Do you really need to live stream?
HDMI would work as well, and actually be preferable because the microscope camera is HDMI out and this would save me from buying one of those converter boxes. The dual SDI capture card I found was $450, the dual HDMI I found was $1800. Due to the price difference I was hoping to find an SDI camera. Do you have any dual HDMI capture cards to recommend, something that can capture two streams at once? I saw an 820e for $1800 but was hoping to spend less than that on a capture card!

I want to have a sync'd up camera/microphone track and microscope track so that you can see overall view, and microscope view, at many times in the video, so yes. It is the reason I am upgrading the setup at all. Sometimes you may see just the microscope, sometimes just the camera, sometimes both in a split screen view, but it is a necessary part of the future video producing process.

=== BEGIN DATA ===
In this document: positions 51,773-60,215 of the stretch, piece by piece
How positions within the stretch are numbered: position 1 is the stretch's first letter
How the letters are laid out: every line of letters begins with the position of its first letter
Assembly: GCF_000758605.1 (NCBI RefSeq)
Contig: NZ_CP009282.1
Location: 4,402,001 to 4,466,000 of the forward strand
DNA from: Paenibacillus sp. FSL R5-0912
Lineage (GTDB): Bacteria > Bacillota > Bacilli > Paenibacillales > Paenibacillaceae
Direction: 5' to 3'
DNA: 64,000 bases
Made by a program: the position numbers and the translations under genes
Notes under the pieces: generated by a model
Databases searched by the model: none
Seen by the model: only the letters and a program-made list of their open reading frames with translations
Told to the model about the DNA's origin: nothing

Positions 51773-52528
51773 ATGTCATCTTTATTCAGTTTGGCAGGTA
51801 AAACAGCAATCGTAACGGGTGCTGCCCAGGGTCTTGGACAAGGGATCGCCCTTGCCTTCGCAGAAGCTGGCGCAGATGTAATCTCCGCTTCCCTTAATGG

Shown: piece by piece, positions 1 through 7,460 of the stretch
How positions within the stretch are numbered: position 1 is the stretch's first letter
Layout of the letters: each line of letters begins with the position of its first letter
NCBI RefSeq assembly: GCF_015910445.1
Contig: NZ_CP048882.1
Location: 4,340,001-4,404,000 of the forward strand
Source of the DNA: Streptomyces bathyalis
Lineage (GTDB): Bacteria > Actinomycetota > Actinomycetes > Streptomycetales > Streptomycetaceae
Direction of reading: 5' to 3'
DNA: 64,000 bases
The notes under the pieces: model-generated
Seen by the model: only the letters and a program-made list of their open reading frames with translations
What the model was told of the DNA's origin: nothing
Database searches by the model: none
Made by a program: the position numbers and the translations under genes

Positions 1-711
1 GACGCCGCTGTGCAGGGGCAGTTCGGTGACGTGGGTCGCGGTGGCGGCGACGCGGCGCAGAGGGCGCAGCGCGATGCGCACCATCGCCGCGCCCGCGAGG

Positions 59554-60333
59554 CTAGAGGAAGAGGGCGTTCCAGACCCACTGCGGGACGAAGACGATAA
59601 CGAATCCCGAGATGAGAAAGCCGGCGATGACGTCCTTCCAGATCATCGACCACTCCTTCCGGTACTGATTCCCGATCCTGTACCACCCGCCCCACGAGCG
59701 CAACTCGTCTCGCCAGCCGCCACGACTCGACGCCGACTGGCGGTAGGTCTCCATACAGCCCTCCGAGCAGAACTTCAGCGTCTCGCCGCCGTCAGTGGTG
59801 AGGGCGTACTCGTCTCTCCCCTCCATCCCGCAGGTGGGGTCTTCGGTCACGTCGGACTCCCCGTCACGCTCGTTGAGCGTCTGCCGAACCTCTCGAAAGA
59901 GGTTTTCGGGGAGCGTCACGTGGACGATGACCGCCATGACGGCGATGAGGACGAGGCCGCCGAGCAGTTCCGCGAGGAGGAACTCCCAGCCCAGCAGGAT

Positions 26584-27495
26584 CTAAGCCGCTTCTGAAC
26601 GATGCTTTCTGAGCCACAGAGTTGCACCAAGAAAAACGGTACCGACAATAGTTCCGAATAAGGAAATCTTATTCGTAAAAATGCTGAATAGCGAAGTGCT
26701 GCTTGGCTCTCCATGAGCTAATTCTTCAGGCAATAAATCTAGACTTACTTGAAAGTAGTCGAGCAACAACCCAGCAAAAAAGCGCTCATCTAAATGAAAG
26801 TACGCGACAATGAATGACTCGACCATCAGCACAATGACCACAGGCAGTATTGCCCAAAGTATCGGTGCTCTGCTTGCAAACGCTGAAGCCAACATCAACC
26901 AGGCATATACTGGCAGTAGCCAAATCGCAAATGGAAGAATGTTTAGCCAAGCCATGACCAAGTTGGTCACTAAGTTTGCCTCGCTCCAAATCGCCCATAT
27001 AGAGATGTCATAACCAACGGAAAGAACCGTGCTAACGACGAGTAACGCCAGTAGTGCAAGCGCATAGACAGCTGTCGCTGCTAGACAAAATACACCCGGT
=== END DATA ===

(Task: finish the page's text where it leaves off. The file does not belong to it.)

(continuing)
I found a Panasonic AG-AF100A used in great condition for $1900 with lens. Is this something that would be fitting for my application? It seems to retail for $3300+ without lens.. so I am about to jump on it.
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Old 08-20-2014, 08:02 AM
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Quote:
Originally Posted by Terfyn View Post
Agree with that but perhaps the 750 would be a bit better. It will focus down to 6" (this replaces the "macro" option of the 700) and has a mic input plus phones output. There is a larger range of "automatic" modes that could be tailored to your specific needs.
I agree with bsprague that the 720 will do an excellent job but the 750 may do it a bit better.
Both cameras will need an attenuating lead for Line Input, a 33db attenuation should be enough. I use a SESCOM lead from headphone out sockets to the mic input of my HC-V750.
I created a "typo". I meant to suggest the current 750 and mistakenly wrote 720.